Animation: It’s a medium (not a genre), an art form that’s defined by creativity, innovation, and versatility. The talented professionals who have chosen this industry as their calling can be described in much the same way. Long have animators had to make more with relatively less than their live-action counterparts: smaller budgets, stricter censorship, and the stigma that animation is just for kids. Voice actors have also grappled with this stigma as they’re rarely taken as seriously as “face actors”, in part because they’re never seen on screen to reinforce their pop culture awareness (despite their incredible range) or because their work can reliably be done off-set or even at home.
Thankfully, this trend has started to shift in the last 20 years or so as the internet has allowed fans of animators and voice actors alike to share their support and admiration. And now, as the coronavirus pandemic is shutting down live-action productions left and right, the animation industry is thriving thanks to its scrappy, can-do attitude. Sure, they’ve had to make adjustments like everyone else, but since their projects are by and large not predicated upon getting a huge group of people together in a relatively small space, animated productions are in a better situation than most. That means fewer jobs in animation will be lost due to furloughs or shut-downs, fewer titles will miss their release dates, and more attention may be paid to those titles than ever before thanks to less competition as the live-action well dries up.
THR reached out to a few animation industry veterans, namely those in the Fox production biz, to check in on the state of production in the time of coronavirus. The article reads in part like a first-timer’s dive into the industry, offering a pseudo-revelatory analysis of the flexible and adaptable practices of the folks who have been doing much of the same since long before COVID-19 arrived. One has only to look at the insane production process of shows like South Park or Our Cartoon President to get a glimpse into how the animation industry has kept evolving over the years. Secondly, the write-up might as well have referral links scattered throughout it for the amount of product placement dropped throughout. Animation mavens should be quite familiar with the terms Toon Boom / Harmony, Cintiq, and Avid–they’re nothing new–and just about everyone has heard of the video conferencing app Zoom in recent days, despite its privacy issues and the existence of other similar programs like Skype or Google Hangout that have been around for a while now. But even if you have been paying attention to the animation industry longer than just the last couple of days, there are some interesting tidbits here:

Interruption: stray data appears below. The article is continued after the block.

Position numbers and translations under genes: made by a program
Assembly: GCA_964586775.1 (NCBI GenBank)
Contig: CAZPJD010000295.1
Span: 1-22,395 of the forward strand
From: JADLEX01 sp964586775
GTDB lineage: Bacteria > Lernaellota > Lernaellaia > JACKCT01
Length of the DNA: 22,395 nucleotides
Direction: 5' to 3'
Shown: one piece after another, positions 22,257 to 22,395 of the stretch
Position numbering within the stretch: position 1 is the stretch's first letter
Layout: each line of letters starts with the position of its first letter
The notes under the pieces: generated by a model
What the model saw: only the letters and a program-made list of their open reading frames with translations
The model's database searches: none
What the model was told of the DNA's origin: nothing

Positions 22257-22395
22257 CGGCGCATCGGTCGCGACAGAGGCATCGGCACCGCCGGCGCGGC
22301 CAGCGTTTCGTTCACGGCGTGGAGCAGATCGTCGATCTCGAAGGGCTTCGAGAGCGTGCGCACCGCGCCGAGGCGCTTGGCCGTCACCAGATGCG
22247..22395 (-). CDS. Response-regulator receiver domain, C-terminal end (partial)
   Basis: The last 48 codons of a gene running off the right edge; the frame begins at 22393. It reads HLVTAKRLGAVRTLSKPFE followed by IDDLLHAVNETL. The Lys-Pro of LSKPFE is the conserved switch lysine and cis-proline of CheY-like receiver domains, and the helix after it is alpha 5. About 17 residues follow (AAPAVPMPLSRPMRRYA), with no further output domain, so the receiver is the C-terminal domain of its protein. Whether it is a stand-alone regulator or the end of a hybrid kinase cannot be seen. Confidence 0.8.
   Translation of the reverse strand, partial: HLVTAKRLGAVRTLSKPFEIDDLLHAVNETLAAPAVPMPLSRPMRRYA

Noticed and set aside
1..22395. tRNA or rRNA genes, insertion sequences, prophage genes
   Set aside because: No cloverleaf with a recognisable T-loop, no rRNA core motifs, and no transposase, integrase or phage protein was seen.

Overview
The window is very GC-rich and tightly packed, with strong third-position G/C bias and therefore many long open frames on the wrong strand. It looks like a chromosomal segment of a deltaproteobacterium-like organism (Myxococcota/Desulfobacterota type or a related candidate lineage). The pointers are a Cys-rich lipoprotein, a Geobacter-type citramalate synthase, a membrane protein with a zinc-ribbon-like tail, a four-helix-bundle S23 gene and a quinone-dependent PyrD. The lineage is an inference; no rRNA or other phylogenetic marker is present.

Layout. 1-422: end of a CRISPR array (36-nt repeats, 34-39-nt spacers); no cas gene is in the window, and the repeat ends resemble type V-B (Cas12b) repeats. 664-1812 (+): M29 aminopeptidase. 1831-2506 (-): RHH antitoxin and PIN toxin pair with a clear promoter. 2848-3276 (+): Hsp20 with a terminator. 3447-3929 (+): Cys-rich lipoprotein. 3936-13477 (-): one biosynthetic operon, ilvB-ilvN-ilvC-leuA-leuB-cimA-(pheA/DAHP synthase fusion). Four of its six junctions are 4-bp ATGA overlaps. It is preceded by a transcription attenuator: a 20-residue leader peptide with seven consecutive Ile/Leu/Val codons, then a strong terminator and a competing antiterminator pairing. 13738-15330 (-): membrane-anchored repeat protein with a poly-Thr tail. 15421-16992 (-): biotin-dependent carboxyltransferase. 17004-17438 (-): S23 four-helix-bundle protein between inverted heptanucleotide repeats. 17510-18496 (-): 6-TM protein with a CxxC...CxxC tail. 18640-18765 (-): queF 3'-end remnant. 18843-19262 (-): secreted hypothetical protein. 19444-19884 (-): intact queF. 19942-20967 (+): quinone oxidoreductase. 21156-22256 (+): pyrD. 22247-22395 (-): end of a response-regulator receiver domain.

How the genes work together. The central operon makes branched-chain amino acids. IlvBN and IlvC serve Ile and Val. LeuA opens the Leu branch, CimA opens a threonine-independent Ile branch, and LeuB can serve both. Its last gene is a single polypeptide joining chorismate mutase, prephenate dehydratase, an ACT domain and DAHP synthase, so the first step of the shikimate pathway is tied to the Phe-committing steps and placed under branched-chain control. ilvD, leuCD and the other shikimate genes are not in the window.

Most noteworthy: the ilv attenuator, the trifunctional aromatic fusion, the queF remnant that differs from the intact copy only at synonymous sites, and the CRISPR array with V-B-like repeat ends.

Basically, shows like The Simpsons, Bob’s Burgers, Duncanville, Netflix’s Hoops and Apple’s Central Park are going along as usual with few hiccups in the process. As The Simpsons showrunner Al Jean told THR:
“Production hasn’t skipped a day or lost a beat. We intend to do the 22 shows we were contracted to do. … There’s been no change in how we do things.”
Other shows that have been in production for a while, like Justin Roiland‘s new show Solar Opposites on Hulu, have been able to pivot into the work-from-home mode more easily than live-action counterparts that now have to delay premieres, postpone finales, or split their existing seasons entirely. And for animated shows that are still in pre-production, like the highly anticipated adaptation of the D&D RPG livestream saga Critical Role: The Legend of Vox Machina, there is still time to future-proof their production pipeline.
Animation production is essentially a compilation of pieces that are independently created under the direction of one guiding principle; in-person table reads and animators putting in a traditional 9-to-5 at studios have been more a matter of convenience and tradition than anything else. This can all be done remotely as it has been done and now continues to be. There are just some slight tweaks to the way they do things. Disney’s Big City Greens and T.O.T.S. are soldiering on, as is Jorge Gutierrez as he works on Netflix’s upcoming animated series Maya and the Three:
Big City Greens is currently *trying* to be made entirely from home. This has raised a TON of logistical challenges that we’ve never had to face before, but our production folks have been doing incredible work in helping coordinate everyone working from home. Thanks guys! https://t.co/9qgbl5ccXE
— Shane Houghton (@shanehoughton) March 17, 2020
— Victor Cook (@Victor_Cook1) March 24, 2020
Thank you Netflix Animation for setting up my little War Rig at home!!! pic.twitter.com/zE7lI8mPHp
— Jorge R. Gutierrez (@mexopolis) March 21, 2020
While live-action productions may be scrambling, the future is bright for animated series and even movies (though the work-from-home approach seems to break down on titles that are the scale of Minions 2). Interest is high in the animation industry right now and creatives who might otherwise have put their talents to work in live-action are already starting to shift towards the more adaptable medium. Expect audience attention to shift in the same direction as fewer new live-action shows are available to saturate the market, allowing animated fare to show off what they’re capable of in a much bigger way.